The Canadian Press, nhl.com
Having just completed his second season in the NAHL in 2010-11, Connor Gaarder appeared to be on his way to a career in NCAA Division III hockey when he accepted a last-minute invitation to walk on at the University of North Dakota.
North Dakota Senior captain Dillon Simpson recalls Gaarder "absolutely dying" when coach Dave Hakstol put the players through a grueling conditioning test on the first day of practice. But he finished, Hakstol said, and endeared himself to his teammates in the process. "It was what he did when he hit that wall," Hakstol said. "He just kept going."
The junior from Edina, Minnesota, has developed into North Dakota's workhorse. He has played in all 41 games this season and chipped in several key goals, including his double-overtime game-winner against Ferris State 10 days ago that lifted the team into this weekend’s NCAA Frozen Four tournament.
North Dakota will open against long-time rivals Minnesota on Thursday.
Junior Stephane Pattyn, like Gaarder a rare walk-on at one of the top programs in the country, said Gaarder never gets cheated when he takes the ice. "He'll work hard every shift," Pattyn said. "He's going to give you an honest effort. He's just a junkyard dog."
Gaarder went the first 11 games this season without a point before notching eight goals and eight assists in the next 30 games. That has vaulted him to 11th on the team in scoring. North Dakota is 10-1-1 over the last three years when Gaarder has scored a goal.
While Gaarder usually keeps his postgame comments short and appears uncomfortable talking about his own game, teammate Mark MacMillan said that shouldn't be mistaken for a lack of leadership. Quite the opposite, he said.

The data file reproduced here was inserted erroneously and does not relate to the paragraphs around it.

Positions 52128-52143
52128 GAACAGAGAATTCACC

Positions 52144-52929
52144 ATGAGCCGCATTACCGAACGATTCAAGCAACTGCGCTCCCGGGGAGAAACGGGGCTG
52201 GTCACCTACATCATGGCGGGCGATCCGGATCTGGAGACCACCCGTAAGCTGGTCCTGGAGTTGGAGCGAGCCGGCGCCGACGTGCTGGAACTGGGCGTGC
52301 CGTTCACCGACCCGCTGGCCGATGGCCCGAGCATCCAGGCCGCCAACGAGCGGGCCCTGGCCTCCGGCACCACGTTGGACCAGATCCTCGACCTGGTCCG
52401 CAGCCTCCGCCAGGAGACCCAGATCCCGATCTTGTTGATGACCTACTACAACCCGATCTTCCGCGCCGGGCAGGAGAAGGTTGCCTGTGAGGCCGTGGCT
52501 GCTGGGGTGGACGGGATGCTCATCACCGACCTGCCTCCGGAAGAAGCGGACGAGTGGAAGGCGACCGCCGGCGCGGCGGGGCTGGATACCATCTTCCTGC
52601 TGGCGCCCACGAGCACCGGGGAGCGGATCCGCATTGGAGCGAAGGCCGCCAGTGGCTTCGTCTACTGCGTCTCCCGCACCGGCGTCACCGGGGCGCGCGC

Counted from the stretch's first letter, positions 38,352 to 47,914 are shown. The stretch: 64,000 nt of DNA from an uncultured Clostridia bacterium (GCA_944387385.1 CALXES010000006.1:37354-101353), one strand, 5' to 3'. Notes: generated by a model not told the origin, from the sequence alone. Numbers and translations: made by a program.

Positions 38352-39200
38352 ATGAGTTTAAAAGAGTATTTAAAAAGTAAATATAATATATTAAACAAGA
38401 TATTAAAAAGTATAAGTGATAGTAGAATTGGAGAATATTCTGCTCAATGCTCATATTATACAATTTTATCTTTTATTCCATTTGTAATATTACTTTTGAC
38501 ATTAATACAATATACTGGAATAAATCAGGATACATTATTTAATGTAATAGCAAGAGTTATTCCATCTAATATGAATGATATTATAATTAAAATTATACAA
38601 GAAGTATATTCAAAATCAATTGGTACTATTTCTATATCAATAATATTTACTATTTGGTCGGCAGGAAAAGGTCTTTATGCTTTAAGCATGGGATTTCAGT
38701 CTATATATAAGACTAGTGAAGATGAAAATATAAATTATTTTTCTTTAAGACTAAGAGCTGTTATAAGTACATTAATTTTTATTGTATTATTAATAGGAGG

"He brings a lot to the room that probably a lot of people don't see," MacMillan said. "Connor is the type of guy that everyone wants on their team. He's willing to do whatever it takes."
Gaarder was part of a high-powered line at Edina, one of the top high school programs in Minnesota. Anders Lee moved on to Notre Dame, and now the New York Islanders. Marshall Everson went directly from high school to Harvard and spent this past season with the Gwinnett Gladiators of the East Coast Hockey League.
Prior to his time with North Dakota, Gaarder wound up playing two seasons in the North American Hockey League in 2009-10 for the North Iowa Outlaws and in 2010-11 for the Coulee Region Chill. Gaarder put up some good numbers while in the NAHL and played in back-to-back NAHL Top Prospect Tournaments in December of 2010 in Boston and in February of 2011 in Ann Arbor.
Gaarder put up some solid numbers in his two years in the NAHL, playing in 116 career regular season games and recording 87 points. He also made the most of both NAHL Top Prospects events as he recorded nine points in seven Top Prospects games.
Everson, who played alongside Gaarder for a decade, said he expected Gaarder to have a "ton of offers" from D-I schools. "In my opinion he was one of the most complete players in the state," Everson said. "It never really made sense to me. I really think for a long time he was overlooked by a lot of teams and a lot of coaches. I thought it was a mistake the whole time."